Dawn tipped her head back until she could see the bright blue of the sky over the rim of the crater high above her. She wrapped her fingers around one of the thick vines that climbed the rock wall and gave it a tug. It seemed strong enough to hold her.
“Aiko, if I climbed up there, could you follow me?”
The lens of Aiko’s one eye rotated, measuring the cliff face. “No,” Aiko said. His wheels turned, backing him down the slope. “Which is why you mustn’t climb it. Not until you’re older.”
Dawn sighed. “How much older?”
“Your mother will tell you when you’re ready,” Aiko said. “It is time to go home now. Your mother has something to show you.”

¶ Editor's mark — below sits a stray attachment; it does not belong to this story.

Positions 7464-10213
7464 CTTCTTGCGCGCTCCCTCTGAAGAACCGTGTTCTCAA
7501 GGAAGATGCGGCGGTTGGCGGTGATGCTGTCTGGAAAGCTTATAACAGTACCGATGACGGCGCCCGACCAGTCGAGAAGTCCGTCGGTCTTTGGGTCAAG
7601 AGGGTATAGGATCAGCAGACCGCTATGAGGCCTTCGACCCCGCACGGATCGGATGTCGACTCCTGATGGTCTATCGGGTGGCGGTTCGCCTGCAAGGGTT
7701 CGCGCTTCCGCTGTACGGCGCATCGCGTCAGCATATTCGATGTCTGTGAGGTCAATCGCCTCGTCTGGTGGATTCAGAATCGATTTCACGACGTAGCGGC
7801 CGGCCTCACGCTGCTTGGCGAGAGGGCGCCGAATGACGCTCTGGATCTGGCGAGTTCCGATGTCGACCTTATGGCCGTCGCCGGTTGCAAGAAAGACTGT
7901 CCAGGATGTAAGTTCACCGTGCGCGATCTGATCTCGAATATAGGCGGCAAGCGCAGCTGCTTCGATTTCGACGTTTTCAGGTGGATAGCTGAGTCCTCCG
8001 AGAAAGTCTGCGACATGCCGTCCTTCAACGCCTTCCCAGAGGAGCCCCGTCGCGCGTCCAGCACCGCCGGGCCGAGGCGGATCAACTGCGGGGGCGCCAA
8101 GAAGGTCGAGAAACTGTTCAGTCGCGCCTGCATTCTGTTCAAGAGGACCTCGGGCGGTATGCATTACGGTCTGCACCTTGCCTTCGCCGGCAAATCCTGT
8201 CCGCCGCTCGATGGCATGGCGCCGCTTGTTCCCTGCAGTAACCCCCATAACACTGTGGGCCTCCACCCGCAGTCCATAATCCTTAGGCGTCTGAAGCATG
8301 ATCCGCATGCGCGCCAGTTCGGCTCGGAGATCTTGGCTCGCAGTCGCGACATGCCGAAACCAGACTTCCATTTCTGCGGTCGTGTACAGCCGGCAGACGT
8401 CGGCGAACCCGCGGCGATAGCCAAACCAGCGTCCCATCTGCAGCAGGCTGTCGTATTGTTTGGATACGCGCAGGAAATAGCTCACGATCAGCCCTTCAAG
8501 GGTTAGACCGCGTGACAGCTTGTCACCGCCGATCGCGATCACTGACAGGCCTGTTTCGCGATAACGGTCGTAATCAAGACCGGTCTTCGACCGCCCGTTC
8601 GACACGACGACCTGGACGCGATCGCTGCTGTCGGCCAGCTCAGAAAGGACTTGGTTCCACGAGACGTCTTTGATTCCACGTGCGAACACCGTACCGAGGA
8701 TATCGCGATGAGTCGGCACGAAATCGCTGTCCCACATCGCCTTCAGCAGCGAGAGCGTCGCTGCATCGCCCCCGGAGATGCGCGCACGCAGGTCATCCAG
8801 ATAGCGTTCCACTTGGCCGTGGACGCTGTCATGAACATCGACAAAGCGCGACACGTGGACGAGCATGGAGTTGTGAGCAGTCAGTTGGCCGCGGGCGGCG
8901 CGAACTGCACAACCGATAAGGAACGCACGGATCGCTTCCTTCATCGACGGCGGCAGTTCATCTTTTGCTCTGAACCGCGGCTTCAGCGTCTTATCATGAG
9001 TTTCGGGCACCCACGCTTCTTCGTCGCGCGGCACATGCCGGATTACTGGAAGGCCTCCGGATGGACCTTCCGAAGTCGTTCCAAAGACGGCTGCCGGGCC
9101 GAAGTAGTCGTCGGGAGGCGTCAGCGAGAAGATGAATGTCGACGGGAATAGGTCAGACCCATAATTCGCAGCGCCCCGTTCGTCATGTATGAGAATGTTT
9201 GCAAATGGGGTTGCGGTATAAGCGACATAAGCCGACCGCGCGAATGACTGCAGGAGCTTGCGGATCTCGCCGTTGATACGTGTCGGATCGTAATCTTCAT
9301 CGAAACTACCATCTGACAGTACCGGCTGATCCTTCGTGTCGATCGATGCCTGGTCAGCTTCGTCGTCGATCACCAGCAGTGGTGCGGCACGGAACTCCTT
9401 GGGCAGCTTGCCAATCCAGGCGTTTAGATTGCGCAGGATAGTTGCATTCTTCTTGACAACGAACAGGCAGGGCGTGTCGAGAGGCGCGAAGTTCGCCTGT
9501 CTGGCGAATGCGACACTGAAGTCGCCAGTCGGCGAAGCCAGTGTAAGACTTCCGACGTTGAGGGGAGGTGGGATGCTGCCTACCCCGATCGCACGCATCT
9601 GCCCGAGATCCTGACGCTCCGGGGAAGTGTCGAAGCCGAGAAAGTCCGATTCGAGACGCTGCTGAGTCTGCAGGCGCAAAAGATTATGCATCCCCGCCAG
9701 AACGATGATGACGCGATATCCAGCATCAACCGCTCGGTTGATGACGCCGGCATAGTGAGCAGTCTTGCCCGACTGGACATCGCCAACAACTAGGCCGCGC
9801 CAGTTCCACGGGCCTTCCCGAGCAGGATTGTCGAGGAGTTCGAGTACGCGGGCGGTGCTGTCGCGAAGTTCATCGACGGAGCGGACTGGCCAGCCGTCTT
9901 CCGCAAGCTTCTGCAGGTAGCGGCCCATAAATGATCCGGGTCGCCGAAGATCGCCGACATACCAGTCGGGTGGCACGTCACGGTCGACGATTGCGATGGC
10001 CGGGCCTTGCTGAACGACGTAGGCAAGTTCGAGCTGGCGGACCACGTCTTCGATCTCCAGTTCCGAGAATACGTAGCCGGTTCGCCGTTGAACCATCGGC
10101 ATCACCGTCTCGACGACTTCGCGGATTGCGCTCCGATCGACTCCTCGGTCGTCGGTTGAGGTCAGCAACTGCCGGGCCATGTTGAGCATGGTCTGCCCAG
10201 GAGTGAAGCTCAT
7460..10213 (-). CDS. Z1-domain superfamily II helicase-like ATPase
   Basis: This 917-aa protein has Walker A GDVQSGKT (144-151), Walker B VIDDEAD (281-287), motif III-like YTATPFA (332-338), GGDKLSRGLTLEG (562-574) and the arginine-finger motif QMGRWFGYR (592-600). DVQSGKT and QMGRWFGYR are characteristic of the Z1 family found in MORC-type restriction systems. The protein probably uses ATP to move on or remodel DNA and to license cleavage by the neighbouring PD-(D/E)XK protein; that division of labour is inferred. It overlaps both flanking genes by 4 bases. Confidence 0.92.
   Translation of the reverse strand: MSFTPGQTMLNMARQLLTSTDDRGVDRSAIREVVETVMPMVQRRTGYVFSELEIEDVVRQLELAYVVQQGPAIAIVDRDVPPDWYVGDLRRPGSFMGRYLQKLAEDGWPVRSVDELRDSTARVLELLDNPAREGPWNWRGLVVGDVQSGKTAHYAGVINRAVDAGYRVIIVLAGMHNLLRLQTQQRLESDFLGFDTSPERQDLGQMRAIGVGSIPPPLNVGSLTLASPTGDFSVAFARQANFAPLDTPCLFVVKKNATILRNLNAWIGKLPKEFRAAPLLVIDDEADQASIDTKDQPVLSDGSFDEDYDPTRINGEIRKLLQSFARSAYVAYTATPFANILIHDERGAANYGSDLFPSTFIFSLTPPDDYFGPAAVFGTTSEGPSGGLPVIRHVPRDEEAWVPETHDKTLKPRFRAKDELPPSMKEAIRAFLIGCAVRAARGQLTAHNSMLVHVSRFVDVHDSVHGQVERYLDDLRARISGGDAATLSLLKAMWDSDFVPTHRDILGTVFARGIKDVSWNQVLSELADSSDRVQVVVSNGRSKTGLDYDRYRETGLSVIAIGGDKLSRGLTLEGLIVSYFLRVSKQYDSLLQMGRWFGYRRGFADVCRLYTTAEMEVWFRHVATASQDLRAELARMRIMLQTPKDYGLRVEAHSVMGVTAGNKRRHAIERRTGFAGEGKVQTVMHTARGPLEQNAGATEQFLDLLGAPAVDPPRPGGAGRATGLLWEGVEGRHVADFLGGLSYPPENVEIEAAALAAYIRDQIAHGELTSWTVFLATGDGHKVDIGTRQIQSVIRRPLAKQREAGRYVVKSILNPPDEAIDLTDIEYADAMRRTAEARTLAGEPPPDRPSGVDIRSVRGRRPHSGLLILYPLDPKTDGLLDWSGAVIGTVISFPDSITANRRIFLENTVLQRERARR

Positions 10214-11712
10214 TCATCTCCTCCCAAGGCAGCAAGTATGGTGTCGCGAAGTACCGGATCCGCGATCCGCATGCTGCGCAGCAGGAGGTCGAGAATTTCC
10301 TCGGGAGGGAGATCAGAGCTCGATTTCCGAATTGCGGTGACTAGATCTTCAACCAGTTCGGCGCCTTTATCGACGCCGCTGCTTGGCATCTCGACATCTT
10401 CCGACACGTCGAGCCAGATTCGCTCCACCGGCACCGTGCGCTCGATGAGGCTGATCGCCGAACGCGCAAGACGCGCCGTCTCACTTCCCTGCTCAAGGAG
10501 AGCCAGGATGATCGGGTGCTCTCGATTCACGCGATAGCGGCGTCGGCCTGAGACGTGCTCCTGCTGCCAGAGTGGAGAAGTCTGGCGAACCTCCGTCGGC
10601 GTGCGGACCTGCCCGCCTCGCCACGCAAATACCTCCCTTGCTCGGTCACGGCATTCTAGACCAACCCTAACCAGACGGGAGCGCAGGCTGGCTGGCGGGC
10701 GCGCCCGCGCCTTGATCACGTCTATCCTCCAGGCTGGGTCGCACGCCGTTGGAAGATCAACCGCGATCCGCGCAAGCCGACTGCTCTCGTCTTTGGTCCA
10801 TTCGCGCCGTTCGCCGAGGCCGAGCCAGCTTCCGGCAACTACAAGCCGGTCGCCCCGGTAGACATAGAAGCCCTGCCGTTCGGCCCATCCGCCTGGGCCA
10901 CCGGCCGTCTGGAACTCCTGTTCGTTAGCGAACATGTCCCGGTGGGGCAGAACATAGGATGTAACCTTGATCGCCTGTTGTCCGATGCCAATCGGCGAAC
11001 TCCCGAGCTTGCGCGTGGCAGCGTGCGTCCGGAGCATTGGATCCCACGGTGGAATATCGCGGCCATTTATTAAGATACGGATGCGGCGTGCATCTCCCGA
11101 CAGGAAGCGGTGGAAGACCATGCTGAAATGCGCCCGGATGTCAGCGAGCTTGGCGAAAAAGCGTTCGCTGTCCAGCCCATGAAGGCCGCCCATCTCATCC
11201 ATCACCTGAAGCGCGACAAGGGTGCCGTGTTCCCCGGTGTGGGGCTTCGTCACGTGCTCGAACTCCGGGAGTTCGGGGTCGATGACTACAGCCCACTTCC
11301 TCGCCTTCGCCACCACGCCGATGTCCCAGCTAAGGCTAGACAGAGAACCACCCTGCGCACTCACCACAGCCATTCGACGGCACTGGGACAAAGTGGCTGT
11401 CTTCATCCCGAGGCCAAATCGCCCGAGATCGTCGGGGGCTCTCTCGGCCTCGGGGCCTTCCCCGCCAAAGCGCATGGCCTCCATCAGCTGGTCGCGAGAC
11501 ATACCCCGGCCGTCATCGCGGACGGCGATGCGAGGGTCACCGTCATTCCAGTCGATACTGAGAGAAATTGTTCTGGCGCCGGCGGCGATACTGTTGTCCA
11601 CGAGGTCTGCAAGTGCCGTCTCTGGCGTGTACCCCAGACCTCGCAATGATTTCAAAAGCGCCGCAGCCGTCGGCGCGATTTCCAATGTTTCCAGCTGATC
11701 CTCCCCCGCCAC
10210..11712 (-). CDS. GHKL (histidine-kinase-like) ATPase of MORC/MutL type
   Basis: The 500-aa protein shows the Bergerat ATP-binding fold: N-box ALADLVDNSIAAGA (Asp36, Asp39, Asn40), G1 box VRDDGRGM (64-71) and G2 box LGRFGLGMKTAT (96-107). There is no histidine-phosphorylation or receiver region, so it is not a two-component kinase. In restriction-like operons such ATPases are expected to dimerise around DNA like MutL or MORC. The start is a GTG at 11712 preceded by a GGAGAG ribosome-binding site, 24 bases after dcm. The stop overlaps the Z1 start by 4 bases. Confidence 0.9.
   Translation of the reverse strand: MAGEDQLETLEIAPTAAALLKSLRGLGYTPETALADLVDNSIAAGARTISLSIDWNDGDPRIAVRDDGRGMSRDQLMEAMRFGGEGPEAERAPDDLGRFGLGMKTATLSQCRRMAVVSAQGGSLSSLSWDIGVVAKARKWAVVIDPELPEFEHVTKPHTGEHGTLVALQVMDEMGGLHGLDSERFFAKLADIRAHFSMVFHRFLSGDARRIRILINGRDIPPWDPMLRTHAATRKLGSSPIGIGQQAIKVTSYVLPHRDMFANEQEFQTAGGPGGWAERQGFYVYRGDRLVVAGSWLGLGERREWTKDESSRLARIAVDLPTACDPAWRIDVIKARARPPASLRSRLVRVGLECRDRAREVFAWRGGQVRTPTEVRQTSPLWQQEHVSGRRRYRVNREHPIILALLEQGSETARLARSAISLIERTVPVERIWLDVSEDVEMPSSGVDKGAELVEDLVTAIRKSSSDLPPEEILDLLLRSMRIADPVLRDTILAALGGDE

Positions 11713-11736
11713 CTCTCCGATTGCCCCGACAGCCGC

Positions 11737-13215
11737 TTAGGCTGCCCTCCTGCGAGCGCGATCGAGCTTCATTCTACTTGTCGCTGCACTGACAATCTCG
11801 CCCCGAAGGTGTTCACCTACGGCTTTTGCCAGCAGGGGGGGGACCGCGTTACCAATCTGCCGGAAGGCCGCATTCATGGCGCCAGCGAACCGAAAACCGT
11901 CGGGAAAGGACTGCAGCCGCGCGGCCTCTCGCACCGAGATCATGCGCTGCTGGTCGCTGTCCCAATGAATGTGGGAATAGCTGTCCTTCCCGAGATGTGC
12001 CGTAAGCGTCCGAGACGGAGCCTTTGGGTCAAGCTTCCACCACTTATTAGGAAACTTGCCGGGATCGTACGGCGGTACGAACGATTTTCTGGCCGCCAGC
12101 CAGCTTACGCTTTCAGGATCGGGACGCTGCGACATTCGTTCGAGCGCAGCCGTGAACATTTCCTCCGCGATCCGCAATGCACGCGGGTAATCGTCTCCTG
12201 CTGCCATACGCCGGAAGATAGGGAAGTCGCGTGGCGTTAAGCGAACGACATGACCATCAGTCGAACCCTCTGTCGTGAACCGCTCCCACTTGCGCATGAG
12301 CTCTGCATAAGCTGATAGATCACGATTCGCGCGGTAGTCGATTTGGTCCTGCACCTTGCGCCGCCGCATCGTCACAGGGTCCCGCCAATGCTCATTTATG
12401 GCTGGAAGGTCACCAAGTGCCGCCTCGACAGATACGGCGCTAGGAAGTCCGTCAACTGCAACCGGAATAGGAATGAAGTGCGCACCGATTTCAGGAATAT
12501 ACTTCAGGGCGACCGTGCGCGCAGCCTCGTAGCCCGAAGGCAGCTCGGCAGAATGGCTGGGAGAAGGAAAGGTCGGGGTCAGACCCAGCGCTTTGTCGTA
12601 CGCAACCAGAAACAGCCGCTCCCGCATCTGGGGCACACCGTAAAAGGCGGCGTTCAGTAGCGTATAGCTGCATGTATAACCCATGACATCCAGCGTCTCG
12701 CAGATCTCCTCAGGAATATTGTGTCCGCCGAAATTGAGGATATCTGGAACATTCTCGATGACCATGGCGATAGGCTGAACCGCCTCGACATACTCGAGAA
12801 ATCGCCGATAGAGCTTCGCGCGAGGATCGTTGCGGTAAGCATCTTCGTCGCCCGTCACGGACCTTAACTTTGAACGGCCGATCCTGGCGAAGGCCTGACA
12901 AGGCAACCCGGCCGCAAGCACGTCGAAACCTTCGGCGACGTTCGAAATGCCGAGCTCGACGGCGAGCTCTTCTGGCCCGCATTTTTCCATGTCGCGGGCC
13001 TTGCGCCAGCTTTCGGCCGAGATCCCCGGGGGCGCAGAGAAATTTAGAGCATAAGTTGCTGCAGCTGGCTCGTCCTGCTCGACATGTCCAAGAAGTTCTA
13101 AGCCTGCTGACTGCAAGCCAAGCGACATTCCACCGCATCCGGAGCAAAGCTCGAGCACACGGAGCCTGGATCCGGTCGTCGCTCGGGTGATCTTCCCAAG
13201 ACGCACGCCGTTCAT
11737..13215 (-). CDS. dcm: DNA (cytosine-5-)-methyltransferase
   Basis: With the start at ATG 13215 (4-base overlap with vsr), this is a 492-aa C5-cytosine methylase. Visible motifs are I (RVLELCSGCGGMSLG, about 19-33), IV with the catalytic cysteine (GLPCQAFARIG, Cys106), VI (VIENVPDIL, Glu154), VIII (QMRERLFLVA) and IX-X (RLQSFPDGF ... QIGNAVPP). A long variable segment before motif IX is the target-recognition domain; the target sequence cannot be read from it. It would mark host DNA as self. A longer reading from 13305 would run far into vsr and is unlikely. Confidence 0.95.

Dawn gave the top of the ridge one last long stare. She could climb it, she could climb it right now. She’d climbed trees that were higher. Why did she need to wait?
Aiko began rolling his way down the slope, his tires crushing the thick, deep green leaves of the vines. Dawn followed in his path, stopping to collect a fleshy yellow fruit she hadn’t seen before. Maybe this one would be something she could eat.
“Be careful with that,” Aiko said. “It hasn’t been analyzed yet.”
Dawn could no longer see the cliff face behind them. She passed a familiar tree, the clump of rocks where she liked to sit and watch the buzzers dip into the stream for a drink, sometimes to be caught by the snake plants that grew just beneath the surface, and then they came to the clearing where her home, low and round and white, stood surrounded by Mother’s garden.
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